Doubles on the Rise

By Jane Voigt

August 3, 2013 (Washington D. C.) -- Martina Hingis may singlehandedly raise the game of doubles to new heights of viewership. It's a dream come true for doubles players around the world irked their game isn't televised more frequently.

Hingis returned to the WTA Tour this week in Carlsbad, California, after six years of retirement. She was paired in doubles alongside Daniel Hantuchova, a career Grand Slam Mixed Doubles champion. However, they were eliminated yesterday in the quarterfinals of Carlsbad at the Southern California Open. 

The numbers of doubles players certainly exceeds those that play singles. Down The Tee readers frequently speak out for more coverage, too. 

A packed Grandstand 2 Court at Citi Open proved the point. After several brief rain delays, fans were antsy for the Women's Doubles Final to begin. 

American teen Taylor Townsend and Canadian teen Eugenie Bouchard, called 'Genie,' were up against the No. 1 seeded team of Shuko Aoyama and Vera Dushevina

Aoyama and Dushevina have not played regularly together. Aoyama was half the finalist doubles team in D. C. two years ago. Last year, she won the title with Cham Kai-chen. 

Townsend is one of the bright developing stars in the America Tennis galaxy. She is the 2012 ITF Junior Champion, 17, a fierce competitor, and keeps things light during a match. Bouchard has skyrocketed in the rankings this year -- to No. 55 -- and is the No. 1 player in Canada.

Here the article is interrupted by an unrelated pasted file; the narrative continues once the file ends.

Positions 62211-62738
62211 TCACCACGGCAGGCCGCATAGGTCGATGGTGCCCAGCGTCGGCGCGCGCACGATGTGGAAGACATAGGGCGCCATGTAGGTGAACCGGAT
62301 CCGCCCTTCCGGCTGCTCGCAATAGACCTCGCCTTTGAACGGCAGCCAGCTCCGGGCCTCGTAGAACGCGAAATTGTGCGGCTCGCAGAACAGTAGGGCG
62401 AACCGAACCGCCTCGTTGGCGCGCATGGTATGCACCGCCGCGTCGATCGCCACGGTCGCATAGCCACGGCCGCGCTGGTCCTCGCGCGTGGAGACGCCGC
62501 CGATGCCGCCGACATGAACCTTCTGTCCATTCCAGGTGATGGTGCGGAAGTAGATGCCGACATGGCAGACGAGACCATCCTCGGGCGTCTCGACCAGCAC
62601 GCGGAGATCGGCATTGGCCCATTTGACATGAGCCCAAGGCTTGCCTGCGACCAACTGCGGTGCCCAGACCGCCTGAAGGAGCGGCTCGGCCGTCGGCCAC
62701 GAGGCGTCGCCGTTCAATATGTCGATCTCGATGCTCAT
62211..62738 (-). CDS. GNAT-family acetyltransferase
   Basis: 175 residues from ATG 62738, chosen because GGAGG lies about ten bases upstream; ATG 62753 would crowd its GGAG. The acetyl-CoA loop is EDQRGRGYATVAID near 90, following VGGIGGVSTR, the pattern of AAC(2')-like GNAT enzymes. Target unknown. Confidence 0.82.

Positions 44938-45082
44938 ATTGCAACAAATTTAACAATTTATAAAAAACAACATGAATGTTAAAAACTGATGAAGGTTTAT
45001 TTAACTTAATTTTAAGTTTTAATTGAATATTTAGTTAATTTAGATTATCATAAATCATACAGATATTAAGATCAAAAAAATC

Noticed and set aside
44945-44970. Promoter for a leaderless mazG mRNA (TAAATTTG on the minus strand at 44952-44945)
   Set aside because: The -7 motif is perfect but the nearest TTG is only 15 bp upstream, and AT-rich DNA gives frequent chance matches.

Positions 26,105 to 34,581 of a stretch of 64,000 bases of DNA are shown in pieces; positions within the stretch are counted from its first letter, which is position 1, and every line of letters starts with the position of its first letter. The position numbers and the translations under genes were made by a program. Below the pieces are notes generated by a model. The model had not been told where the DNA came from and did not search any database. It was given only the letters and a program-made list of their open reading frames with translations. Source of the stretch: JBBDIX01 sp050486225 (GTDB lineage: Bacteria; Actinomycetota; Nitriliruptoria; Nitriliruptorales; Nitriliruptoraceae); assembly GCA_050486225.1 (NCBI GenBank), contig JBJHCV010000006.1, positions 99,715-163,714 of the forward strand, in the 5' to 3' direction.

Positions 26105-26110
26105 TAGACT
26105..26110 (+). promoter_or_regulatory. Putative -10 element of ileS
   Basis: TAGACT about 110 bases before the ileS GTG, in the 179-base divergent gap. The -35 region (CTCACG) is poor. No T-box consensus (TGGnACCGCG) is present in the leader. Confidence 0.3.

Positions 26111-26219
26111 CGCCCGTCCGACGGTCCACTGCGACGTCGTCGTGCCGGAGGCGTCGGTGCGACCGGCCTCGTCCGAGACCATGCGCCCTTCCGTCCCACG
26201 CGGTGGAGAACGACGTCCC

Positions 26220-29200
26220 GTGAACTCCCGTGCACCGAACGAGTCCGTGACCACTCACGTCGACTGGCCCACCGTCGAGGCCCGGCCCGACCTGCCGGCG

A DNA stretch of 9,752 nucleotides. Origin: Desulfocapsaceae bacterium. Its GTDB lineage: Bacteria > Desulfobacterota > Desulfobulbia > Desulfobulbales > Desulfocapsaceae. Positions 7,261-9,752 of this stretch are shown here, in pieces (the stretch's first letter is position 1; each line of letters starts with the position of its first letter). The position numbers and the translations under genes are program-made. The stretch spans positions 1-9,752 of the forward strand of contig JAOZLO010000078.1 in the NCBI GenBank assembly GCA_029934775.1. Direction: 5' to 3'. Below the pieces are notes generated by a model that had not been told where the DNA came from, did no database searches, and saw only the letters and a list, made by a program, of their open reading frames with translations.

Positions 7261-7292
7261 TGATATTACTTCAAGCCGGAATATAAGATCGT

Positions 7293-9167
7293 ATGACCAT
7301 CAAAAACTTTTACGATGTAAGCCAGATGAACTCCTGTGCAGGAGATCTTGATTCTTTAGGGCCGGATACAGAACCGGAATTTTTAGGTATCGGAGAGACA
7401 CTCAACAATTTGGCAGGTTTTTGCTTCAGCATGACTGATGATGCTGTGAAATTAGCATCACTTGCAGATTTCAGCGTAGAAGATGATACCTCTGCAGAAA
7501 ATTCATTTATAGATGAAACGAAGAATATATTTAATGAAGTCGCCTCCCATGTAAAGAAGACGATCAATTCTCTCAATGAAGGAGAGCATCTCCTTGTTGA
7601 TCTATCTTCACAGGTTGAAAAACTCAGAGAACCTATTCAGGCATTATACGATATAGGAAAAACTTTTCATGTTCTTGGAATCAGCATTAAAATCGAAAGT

Townsend and Bouchard are a new item in women's doubles; they hope to team up again and again. They were the ones having a bit of fun on court, but ultimately were defeated 63 63.

"Yeah … I'm happy about being in the final," Townsend began, as Bouchard sit quietly next to her, her eyes averted. "But I wanted to win. I'm sad we didn't win."

To keep herself upbeat, like in the match … as she described it, Townsend smiles and makes fun of errors. She whiffed on a volley today, glanced up at Bouchard, and burst out laughing. 

"If I don't do that, I'll go all over the place," Townsend said, moving her hands around her head as if shooing a swarm of flies. 

Natalie Tauziat, former world No. 3 and 1998 Wimbledon finalist, is Bouchard's coach. She was on hand during the match. After the girls lost the first set, Tauziat came on court to coach the team.

"She told us to be more aggressive," Bouchard said. "That's our best game, being aggressive. So that's what we did." 

In the fall of 2012, Tauziat, who is 46 now, was asked to leave the French Federation of Tennis management committee. She had testified in favor of her former coach, 70-year-old Regis de Camaret, who was found guilty of raping two young players aged 12 and 13. Gilbert Ysern, Roland Garros tournament director and one of the most influential men in tennis, was 'deeply disturbed' with Tauziat's statements. But Tauziat stood her ground, as she did on a tennis court, at times irritable, obstinate and argumentative. 

Today, she sat quietly in the bleachers, yet you could hear, 'allez,' when Bouchard was within earshot of her coach. 

Townsend and Bouchard plan to play other tournaments, but are not scheduled to trip the light fantastic at the U. S. Open. "She picked someone else," Townsend said, making a pouty face. Bouchard has teamed up with Mallory Burdette instead.  

Martina Hingis knows what winning at a young age means. She won the Australian Open, her first slam trophy, in 1997 at 17. According to the WTA, that victory remains one of her most memorable career experiences. She has more career singles titles -- 43 -- than doubles -- 37, but the spread is pretty narrow.

She will partner with Daniela Hantuchova at this year's U. S. Open. Could she add to her trophy collection? No doubt. 


© Jane Voigt Tennis 2013